Column – The things we want the most cause the most harm

Marissa Kochan

Everybody loves to get presents. The best kind of present to receive most often comes with internet connection, touch screen, and tons of fun applications. But would everybody still love their shiny new laptops and cell phones if they knew of all the bloodshed and destruction that it took to get it into their hands?

Although millions of Americans can effortlessly navigate through the Internet and countless applications on their smartphones and PDA’s, hardly any of them know that beneath the hard, shiny casing lie rare and precious minerals from some of the most beautiful places on earth. Another major detail overlooked by most electronics owners are the millions of people who suffer as a result of our cultural demands.

The Democratic Republic of the Congo contains an abundance of the world’s tin, tantalum, and tungsten; the three most sought after minerals used in our everyday electronics.

Although the land is blessed with an abundance of the world’s most valuable reserves, Congo unfortunately suffers from decades of war and corruption. Numerous problems that accumulated over hundreds of years have finally added up to indefinite devastation for Congo and its neighboring countries. Since 1998 over five million people have died in eastern Congo alone because of the war on minerals.

Most of the widely known multinational corporations are participants in the trading of conflict minerals; including Apple, Dell, Intel, Sony and Hewlett Packard.

The men, women and children in displacement camps who don’t die from starvation or disease must live every day in fear of being murdered, abducted, or dying while digging for minerals.

Wages are meager at best for those who work in the mines they get paid between $1 and $5 a day to dig for minerals inside small crawl spaces and holes. When the miners come upon the valuable minerals they are forced to pay taxes on what they found. The conditions in the mineshafts are life threatening, and the workers are treated worse than slaves. Many are too afraid to escape or to oppose working in the mines, because armed and extremely dangerous rebel army groups are controlling them.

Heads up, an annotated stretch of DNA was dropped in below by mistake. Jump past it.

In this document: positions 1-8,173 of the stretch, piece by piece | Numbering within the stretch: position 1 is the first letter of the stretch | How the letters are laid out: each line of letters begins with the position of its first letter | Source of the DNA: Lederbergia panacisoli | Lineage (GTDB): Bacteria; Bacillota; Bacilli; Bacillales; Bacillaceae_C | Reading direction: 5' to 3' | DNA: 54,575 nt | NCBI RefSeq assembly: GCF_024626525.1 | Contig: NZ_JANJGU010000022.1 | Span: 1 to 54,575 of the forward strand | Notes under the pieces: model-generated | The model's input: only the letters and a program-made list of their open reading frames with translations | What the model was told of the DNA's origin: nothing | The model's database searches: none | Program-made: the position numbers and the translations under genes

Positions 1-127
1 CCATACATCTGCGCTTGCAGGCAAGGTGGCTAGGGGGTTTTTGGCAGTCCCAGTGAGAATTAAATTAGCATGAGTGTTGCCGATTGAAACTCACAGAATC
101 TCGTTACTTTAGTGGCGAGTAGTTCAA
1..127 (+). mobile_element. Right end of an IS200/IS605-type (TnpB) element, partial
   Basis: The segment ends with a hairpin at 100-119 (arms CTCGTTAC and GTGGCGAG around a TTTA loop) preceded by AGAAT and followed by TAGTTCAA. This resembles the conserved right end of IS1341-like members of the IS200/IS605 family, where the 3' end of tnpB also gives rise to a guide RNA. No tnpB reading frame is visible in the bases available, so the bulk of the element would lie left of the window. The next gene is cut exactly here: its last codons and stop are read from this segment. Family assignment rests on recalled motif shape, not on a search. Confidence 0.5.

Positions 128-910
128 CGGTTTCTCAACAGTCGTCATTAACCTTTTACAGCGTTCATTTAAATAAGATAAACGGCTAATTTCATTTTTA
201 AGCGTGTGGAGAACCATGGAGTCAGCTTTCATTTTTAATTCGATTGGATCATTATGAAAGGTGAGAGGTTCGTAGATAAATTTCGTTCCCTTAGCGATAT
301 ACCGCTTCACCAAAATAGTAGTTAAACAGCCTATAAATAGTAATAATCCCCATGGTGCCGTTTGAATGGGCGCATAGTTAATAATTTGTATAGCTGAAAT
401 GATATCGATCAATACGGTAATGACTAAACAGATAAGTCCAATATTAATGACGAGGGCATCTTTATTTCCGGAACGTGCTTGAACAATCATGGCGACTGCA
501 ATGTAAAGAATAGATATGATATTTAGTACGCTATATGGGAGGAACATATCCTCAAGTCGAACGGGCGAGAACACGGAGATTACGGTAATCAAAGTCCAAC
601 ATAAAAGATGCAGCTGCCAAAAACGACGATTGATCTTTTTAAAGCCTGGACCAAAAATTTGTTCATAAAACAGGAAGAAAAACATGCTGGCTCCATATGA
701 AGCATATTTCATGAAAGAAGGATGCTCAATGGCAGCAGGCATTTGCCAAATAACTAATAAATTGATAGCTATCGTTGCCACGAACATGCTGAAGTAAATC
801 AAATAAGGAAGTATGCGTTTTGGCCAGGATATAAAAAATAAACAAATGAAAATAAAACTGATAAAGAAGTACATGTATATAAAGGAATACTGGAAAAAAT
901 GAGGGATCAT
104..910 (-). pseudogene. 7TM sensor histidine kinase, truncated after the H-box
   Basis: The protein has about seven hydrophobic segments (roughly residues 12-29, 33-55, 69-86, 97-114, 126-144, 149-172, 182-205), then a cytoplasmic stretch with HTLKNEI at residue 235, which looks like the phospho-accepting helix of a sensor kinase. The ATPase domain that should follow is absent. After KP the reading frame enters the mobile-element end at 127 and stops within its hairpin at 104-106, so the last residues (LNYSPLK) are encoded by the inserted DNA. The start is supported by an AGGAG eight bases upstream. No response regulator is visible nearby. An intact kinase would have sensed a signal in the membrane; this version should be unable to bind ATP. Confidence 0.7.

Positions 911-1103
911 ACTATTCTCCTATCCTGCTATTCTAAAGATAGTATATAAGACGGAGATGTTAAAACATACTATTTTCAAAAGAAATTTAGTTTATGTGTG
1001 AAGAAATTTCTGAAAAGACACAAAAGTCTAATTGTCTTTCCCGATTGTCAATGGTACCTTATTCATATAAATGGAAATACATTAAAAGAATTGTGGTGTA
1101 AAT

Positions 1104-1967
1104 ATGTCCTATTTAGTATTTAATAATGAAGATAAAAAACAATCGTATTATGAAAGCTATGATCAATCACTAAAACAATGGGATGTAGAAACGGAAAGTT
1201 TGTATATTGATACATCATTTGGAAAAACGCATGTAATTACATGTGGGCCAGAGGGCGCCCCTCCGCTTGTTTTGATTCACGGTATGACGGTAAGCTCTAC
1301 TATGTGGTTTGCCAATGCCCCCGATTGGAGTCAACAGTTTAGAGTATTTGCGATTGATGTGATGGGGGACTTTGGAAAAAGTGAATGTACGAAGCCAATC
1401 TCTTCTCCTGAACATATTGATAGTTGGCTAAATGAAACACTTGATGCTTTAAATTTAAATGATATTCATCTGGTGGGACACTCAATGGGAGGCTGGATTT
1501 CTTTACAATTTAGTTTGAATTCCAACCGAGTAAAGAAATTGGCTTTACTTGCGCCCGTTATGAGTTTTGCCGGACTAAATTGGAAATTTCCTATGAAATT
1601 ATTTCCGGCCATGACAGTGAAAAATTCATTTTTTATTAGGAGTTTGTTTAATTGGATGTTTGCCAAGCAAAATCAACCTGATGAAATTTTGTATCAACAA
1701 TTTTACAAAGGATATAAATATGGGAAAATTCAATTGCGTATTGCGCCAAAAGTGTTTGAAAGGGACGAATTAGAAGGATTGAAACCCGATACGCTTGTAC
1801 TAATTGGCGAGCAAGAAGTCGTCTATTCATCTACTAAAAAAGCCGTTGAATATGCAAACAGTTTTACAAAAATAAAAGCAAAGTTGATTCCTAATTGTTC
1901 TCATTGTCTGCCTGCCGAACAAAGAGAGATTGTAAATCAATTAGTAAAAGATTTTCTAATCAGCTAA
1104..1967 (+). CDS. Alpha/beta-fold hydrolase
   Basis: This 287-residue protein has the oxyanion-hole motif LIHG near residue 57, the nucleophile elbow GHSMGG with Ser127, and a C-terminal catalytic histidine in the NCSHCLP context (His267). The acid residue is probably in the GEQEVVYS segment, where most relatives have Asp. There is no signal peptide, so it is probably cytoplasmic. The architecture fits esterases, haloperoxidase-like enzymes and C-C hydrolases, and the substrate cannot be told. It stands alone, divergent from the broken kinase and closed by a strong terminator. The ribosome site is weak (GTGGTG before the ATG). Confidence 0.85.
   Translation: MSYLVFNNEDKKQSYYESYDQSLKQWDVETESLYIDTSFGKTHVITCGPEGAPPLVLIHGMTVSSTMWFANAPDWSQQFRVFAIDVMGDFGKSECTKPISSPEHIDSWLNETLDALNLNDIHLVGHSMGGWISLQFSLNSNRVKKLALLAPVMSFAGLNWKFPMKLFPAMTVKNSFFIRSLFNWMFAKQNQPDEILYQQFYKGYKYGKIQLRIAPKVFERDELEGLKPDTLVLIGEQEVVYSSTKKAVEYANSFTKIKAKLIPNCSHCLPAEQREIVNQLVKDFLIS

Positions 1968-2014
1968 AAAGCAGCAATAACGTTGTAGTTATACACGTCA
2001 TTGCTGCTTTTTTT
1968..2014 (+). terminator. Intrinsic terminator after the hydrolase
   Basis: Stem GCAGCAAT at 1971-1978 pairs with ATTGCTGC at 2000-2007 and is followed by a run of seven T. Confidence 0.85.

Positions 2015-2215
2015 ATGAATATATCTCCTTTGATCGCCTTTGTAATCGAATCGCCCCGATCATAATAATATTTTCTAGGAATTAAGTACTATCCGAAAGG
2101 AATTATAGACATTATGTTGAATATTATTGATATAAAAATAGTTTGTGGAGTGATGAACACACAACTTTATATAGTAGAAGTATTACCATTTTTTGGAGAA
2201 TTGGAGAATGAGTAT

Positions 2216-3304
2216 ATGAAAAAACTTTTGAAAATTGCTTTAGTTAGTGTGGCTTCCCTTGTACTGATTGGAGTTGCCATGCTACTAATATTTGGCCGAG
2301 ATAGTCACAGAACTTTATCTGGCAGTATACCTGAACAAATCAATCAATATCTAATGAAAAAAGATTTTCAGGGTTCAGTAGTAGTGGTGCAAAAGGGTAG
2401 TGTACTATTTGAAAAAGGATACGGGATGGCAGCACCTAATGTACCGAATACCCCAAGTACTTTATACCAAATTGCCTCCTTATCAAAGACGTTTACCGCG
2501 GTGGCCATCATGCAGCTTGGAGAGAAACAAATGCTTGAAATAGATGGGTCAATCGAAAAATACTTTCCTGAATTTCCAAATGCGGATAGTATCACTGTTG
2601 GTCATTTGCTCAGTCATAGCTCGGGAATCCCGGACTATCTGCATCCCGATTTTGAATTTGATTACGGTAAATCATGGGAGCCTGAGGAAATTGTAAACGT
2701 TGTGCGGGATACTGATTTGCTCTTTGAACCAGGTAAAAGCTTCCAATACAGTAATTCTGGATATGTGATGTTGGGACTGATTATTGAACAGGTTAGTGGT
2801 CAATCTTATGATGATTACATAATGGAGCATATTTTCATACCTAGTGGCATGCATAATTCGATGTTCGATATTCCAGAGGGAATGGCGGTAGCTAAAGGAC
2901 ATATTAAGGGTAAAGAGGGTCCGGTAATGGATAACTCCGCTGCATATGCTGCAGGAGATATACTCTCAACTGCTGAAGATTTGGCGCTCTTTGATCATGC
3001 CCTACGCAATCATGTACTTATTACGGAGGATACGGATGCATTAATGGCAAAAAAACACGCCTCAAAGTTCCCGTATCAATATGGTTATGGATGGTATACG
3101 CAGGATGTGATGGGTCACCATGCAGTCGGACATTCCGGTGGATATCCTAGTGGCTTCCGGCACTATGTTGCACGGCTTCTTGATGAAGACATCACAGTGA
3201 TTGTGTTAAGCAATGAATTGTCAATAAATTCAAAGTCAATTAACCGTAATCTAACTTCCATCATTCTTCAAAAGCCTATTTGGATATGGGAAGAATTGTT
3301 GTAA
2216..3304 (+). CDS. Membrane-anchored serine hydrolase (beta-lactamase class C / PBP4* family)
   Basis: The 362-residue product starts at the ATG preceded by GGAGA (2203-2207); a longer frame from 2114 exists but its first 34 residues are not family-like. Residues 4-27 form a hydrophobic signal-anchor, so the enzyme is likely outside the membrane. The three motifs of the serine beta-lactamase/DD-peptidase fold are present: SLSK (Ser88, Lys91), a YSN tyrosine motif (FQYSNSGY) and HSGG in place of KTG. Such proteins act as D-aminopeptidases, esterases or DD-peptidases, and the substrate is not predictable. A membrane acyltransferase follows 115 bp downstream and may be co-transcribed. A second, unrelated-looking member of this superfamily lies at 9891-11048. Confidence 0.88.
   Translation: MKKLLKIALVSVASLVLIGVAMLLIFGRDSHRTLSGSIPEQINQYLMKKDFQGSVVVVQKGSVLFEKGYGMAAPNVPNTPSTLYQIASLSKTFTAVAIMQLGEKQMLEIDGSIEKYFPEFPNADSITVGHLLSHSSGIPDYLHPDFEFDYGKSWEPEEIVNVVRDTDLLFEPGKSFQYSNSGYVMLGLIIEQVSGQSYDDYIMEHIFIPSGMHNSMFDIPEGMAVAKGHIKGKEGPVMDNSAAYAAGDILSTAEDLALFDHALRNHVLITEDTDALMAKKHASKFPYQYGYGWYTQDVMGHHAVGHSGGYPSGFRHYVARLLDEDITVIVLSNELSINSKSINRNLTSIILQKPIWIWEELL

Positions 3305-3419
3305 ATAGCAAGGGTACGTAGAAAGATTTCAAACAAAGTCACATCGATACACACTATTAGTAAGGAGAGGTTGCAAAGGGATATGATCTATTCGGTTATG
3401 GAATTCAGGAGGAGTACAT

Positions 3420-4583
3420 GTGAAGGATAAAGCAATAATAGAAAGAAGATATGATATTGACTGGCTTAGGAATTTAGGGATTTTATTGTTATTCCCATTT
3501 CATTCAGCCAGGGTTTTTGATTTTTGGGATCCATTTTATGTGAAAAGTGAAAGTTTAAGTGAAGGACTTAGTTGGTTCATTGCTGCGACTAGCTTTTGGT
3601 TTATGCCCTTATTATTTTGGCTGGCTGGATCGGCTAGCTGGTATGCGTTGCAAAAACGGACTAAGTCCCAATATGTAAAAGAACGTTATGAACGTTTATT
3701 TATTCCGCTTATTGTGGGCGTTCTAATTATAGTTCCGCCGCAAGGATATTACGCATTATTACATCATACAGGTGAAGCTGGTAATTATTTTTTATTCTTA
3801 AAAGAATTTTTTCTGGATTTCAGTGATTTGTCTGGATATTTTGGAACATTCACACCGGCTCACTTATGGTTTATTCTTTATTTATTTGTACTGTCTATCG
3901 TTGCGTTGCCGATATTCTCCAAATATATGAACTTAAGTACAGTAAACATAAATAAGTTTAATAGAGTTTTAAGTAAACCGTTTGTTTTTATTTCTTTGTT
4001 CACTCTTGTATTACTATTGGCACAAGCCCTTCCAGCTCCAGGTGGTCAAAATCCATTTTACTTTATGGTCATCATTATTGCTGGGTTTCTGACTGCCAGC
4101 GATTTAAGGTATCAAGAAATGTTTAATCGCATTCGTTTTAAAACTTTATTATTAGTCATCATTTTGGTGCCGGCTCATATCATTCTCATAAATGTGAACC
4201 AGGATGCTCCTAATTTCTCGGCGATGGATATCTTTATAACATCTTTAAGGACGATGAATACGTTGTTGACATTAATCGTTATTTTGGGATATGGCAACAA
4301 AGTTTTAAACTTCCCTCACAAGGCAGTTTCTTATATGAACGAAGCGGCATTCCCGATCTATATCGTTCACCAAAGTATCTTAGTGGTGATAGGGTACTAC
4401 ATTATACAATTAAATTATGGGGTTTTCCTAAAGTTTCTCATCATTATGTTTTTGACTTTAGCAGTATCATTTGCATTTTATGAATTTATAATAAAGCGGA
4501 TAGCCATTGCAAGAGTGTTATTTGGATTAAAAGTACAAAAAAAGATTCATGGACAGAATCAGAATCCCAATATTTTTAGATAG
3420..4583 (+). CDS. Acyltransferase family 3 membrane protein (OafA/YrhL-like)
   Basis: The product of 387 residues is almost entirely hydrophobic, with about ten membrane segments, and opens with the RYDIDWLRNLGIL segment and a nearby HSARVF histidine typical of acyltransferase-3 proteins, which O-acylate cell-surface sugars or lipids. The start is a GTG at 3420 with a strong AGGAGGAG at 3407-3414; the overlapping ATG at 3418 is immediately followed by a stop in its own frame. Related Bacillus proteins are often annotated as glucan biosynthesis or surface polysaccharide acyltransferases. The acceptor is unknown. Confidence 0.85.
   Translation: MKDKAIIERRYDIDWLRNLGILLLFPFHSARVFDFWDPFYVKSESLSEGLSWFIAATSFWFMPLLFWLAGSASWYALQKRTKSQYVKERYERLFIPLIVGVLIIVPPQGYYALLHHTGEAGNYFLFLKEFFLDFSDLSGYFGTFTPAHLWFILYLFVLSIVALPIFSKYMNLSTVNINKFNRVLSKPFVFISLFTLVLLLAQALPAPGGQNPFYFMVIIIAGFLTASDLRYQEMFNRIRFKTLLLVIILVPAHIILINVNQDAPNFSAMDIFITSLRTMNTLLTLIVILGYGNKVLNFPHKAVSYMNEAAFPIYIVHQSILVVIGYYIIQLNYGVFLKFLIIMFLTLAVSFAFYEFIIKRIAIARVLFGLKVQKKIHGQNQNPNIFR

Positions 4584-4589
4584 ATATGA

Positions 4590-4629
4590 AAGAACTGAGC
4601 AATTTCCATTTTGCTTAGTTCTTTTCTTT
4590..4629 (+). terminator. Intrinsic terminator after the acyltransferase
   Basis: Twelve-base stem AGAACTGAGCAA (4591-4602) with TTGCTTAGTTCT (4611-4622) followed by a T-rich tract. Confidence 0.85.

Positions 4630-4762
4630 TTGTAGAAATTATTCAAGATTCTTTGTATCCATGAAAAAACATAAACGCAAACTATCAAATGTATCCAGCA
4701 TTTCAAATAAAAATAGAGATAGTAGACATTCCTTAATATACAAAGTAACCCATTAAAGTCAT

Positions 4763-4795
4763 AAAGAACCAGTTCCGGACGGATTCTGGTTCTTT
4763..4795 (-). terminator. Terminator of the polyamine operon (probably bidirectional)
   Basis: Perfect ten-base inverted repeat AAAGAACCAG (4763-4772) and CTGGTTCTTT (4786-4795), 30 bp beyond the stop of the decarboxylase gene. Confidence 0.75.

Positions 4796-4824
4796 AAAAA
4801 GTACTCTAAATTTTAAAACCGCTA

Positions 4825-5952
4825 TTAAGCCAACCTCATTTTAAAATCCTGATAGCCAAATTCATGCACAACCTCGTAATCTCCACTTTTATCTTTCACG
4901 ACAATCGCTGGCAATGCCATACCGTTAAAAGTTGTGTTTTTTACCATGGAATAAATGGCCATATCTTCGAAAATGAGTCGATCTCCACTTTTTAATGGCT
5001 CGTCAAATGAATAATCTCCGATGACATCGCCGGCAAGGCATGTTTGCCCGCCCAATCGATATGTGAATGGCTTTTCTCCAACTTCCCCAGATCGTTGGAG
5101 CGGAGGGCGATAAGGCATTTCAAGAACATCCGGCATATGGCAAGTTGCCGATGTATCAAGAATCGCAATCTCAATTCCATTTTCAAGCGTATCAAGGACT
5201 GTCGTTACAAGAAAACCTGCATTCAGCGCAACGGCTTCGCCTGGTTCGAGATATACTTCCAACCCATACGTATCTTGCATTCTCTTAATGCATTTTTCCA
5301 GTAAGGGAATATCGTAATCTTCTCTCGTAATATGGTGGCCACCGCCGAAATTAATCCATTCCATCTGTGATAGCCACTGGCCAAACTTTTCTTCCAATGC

After they are mined, the minerals are transported to trading towns to be sorted and processed by any of the hundreds of trading houses, which mostly operate illegally without trading licenses or registration. Although the U.N. appointed export monitors workers to control illegal mineral trade inside the Congo, there are still many loopholes, which allow much of the conflict minerals to still be traded.

The money that multinational corporations like Apple and Dell pay for the natural minerals does not go to improving the lives of the Congolese. It does not go to the children or the schools. It isn’t given to hospitals or used to improve health care. 90 percent of the money goes straight to the few people of the corrupt, but powerful elite.

The millions of dollars profited from the illicit mineral trading are used by the rebel army groups to purchase more weapons and keep control over the Congolese people.
Of course, Americans must face a terrible hardship as well when they buy a brand new fancy cell phone. The misfortune of forfeiting $500 or $600 is nearly unbearable. But your new favorite possession may come at a much higher price than just the cash you shell out for it.

The most desired possessions in the world are the exact ones that cause the most abuse in our world. If we trade our smartphones, laptops, and digital cameras for more basic electronics which don’t require so much of the world’s natural minerals, it just may cause mass pandemonium. Or it may not. We won’t be able to notice any change until after we make an effort to at least get the ball rolling.

Presents are wonderful, but the gift of life is something that is unmatched in terms of precedence. Boycotting some of our most popular electronics distributors may seem like a daunting task, but the trade off could be lifesaving.